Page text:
On this page, our orthodontist has provided the answers to some of the most common orthodontic questions in Sunbury, Ohio. You may have a question that we have not covered here, and you can call Renick Orthodontics at 740-936-5003 for more information and to schedule your visit with Dr. Michele Renick.
What is Bruxism?
Bruxism is the grinding of the teeth. This is generally a nighttime habit and a subconscious expression of stress. The teeth gnash together in “parafunction” or an abnormal sideways motion. In the mouth, the teeth will show wear patterns or wear facets, flattened surfaces from the motion of the teeth. Bruxism can cause traumatic occlusion (see above) and cause gum issues as well as tooth issues.
What is a Crossbite?
In a normal mouth, all of the upper teeth are slightly larger than their lower counterparts. This makes the upper arch of teeth slightly larger than the lower arch of teeth. For this reason, all of the upper teeth sit slightly outside of the lower teeth and this is how the teeth function. Sometimes, growth problems or dental problems cause arch length problems. Missing teeth, small or peg teeth, or an underdeveloped or constricted jaw can all be the cause of this kind of problem. An anterior crossbite is sometimes called an underbite. Posterior crossbites can be caused by jaw constriction either from genetics or a finger sucking habit.
What is Crowding?
Crowding is a common problem where the arches aren’t big enough to hold all of the teeth. In order to create room for teeth, we can try to develop the jaw of a growing child, flare the anterior teeth, selectively extract a tooth or slenderize the existing teeth (IPR – interproximal reduction).
What is an Open Bite?
This is the reverse of an overbite. In this case, there is a vertical space between the top and the bottom teeth. This creates a functional problem with the front teeth. Teeth function when they come together. If they don’t come together, they can’t function. The front teeth are called incisors. To incise means to bite in to. Open bites make eating certain foods difficult to eat or bite into, such as apples, corn on the cob or lettuce. Open bites can be a product of a tongue thrust or a finger sucking habit.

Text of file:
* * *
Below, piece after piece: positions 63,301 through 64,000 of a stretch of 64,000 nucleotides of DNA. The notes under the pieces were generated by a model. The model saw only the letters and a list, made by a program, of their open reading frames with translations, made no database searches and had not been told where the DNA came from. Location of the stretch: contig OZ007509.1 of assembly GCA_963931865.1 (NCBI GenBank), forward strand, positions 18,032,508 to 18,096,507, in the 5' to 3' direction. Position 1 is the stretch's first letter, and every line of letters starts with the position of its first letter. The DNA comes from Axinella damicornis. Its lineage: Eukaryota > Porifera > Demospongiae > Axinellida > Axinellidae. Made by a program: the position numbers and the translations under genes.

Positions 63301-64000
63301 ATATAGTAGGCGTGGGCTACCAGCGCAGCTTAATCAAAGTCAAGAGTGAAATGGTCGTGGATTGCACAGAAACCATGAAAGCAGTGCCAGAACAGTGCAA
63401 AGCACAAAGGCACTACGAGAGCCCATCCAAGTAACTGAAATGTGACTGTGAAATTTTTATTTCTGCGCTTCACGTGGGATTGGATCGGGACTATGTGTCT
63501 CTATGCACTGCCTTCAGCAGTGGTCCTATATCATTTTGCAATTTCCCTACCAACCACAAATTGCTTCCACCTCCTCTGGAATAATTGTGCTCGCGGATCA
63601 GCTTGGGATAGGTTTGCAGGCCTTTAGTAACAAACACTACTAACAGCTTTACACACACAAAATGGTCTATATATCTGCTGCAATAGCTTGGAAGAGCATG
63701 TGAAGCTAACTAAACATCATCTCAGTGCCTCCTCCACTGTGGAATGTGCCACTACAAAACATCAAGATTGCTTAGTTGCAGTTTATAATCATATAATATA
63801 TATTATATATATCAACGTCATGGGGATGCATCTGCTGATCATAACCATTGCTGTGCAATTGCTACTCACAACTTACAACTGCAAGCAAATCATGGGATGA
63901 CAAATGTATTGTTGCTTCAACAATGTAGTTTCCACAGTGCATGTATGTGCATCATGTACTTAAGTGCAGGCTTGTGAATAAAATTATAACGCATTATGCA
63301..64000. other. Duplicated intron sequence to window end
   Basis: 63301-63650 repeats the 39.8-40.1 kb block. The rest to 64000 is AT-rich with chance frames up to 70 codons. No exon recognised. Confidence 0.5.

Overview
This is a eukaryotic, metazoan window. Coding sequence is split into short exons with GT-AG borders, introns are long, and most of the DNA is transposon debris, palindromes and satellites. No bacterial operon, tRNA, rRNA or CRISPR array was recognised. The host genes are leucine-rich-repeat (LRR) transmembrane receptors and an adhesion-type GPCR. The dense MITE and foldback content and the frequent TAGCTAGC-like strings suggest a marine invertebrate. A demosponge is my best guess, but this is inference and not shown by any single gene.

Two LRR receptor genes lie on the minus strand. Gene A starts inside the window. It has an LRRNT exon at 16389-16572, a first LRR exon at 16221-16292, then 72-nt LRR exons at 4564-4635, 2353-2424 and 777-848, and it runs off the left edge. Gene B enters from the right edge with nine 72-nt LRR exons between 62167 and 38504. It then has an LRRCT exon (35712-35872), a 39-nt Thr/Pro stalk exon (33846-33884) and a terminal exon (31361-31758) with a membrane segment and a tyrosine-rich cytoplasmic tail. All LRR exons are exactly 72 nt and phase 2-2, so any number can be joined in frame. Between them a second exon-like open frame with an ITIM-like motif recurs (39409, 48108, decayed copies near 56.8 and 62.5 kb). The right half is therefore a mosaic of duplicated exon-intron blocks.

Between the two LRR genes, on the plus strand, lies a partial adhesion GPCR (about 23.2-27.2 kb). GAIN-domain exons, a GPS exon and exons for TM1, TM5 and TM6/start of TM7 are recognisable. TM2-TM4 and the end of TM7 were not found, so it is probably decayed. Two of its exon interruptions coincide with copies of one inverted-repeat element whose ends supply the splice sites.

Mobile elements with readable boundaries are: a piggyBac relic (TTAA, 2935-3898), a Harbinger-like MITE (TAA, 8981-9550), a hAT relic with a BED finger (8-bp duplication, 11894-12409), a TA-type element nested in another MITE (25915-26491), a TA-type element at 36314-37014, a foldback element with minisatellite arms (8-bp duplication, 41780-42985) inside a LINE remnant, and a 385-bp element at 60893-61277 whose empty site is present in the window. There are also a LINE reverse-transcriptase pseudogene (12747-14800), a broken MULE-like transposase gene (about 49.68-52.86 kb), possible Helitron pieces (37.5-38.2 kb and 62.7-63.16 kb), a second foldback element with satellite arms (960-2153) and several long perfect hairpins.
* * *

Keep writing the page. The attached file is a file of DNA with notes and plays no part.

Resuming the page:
What is an Overbite?
Unlike overjet, overbite is a vertical problem. In this case, the top teeth cover too much of the bottom teeth. This can lead to flaring of the top teeth, trauma and wear to the bottom teeth, and tissue trauma to the roof of the mouth.
What is “Overjet”?
Picture a “jet” plane taking off on a runway. Overjet is a horizontal front to back problem. The top teeth are too far in front of the bottom teeth. This is found in what we call a class II malocclusion. It can be a result of a thumb or finger sucking habit or it can result from lack of growth of the lower jaw.
What is Spacing?
Spacing can be caused by abnormal flaring of the teeth, tooth size problems (peg laterals or missing teeth) or frena. A diastema is a fancy word for a space between the two front teeth. This is sometime caused by a piece of tissue called a frenum extending between the teeth where it doesn’t belong. Spacing can also be caused by a bad bite which is causing the teeth to hit traumatically.
What is Traumatic Occlusion?
Traumatic Occlusion occurs when the teeth hit abnormally. A patient can chip or wear teeth when this occurs. This can even cause problems in the gum tissue. Crossbites are examples of traumatic occlusions. Occlusion means bite.
What is an “Underbite”?
An underbite is also known as a reverse overjet. Still a horizontal front to back problem, the bottom teeth are too far ahead of the top teeth. This is found in what we call a class III malocclusion. In a class III, either the lower teeth or the lower jaw is ahead of the upper teeth or jaw.